Through the Lens: Capturing What You See

It can be a challenge to take what you see, in all its magnitude and splendor and click that shutter to hold it firmly in your grasp for eternity. The colors, the textures, the way the light casts its warm glow in some places and leaves the untouched pieces bathed in mystery, sometimes don’t seem to translate to the printed or posted image.

While a picture is worth a thousand words, sometimes it feels like the image is simply stammering to describe itself…uh..um…so…erm…yeah.

Whether you choose to haul the DSLR or decide to carry a cell phone, capturing the best images to tell the story of your adventure takes some finesse, skill and sometimes requires you to “think outside the box” to achieve truly exceptional images.

Up first in our series on photography, we have light!

I see the light! 

  • The most important thing to consider when capturing an image is light. How it works or doesn’t work in the space, the shadows, the warmth or coolness of it, the lack of it or having far too much of it, these must be considered for each image.
    • Problem: Too much light
      • When you have too much light, areas will be “blown out” or “hot”. What happens is you lose any texture, detail or color. Not great, unless that is the mood you are trying to convey.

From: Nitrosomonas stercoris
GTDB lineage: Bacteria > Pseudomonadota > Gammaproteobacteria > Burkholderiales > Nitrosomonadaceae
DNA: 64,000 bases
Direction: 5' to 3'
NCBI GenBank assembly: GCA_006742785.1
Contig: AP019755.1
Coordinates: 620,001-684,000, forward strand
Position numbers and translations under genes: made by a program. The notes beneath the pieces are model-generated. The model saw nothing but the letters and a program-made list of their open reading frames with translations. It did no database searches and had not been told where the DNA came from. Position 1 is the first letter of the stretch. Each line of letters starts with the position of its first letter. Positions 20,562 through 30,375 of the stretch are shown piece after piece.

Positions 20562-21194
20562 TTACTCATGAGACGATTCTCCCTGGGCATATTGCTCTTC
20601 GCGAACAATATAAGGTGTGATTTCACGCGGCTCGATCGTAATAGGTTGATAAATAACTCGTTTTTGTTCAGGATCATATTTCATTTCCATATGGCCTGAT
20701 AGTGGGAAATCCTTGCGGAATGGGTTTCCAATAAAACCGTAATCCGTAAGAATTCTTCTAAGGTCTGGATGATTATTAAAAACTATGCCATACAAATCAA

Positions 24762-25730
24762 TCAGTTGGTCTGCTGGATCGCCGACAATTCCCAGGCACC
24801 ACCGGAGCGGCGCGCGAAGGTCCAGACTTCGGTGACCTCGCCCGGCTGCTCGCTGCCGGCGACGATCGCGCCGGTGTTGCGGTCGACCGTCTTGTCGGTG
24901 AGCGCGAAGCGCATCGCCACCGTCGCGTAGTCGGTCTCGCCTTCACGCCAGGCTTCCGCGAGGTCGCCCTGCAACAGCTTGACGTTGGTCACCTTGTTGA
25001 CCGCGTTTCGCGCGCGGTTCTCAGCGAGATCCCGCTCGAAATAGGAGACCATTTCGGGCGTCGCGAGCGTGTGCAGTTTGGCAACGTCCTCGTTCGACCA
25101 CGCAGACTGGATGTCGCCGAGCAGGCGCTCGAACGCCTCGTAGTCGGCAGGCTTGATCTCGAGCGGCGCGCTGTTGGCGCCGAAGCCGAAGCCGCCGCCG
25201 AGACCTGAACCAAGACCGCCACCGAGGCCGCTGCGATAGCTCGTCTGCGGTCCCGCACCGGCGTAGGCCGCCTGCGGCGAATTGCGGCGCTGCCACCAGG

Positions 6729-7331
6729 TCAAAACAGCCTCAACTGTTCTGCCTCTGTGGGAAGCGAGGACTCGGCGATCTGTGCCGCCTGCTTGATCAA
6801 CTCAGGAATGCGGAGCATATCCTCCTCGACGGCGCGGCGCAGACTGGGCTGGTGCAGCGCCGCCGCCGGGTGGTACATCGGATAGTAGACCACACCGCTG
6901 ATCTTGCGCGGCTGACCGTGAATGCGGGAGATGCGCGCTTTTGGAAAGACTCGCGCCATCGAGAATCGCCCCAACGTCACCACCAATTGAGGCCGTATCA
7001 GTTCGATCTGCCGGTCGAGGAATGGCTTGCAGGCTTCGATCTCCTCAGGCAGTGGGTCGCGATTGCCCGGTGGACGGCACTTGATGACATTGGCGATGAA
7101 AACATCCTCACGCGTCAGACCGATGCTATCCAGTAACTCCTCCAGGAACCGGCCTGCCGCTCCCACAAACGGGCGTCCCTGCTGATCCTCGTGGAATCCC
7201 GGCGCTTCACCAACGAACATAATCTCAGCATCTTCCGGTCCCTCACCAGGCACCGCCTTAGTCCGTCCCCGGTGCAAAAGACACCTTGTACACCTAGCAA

• How to fix it: Go into your camera settings and reduce your ISO/light sensitivity, increase your exposure/shutter speed, and reduce the aperture/f stop. Playing with these settings will adjust how bright the image looks and help to balance the overall light composure of the image.
    • Problem: Too little light
      • When you have too little light, areas will be “blacked out”,  “cold” or “under exposed”. What is happening here is that the detail, texture and color in the scene are getting lost without enough light on them. Again, this can be a stylistic choice or a mood purposefully conveyed, however if it isn’t intentional, you will want to correct it.
      • How to fix it: Go into your camera settings and increase your ISO/light sensitivity (careful how high you set this as your image can become grainy), decrease shutter speed/exposure (being mindful to not dip below 1/60 if handheld or image will likely blur), change your f stop/aperture to adjust the light in the image.

Snap what you see, as you see it. THEN, take a step back and look at the scene again and evaluate that light. Asking yourself how you can capture every unique nuance of the moment and what the light is doing in the space will allow you to capture truly dynamic images.

“Keep your heart open, a suitcase packed and wander often for the world is wide and adventure awaits.” ~ Emylee

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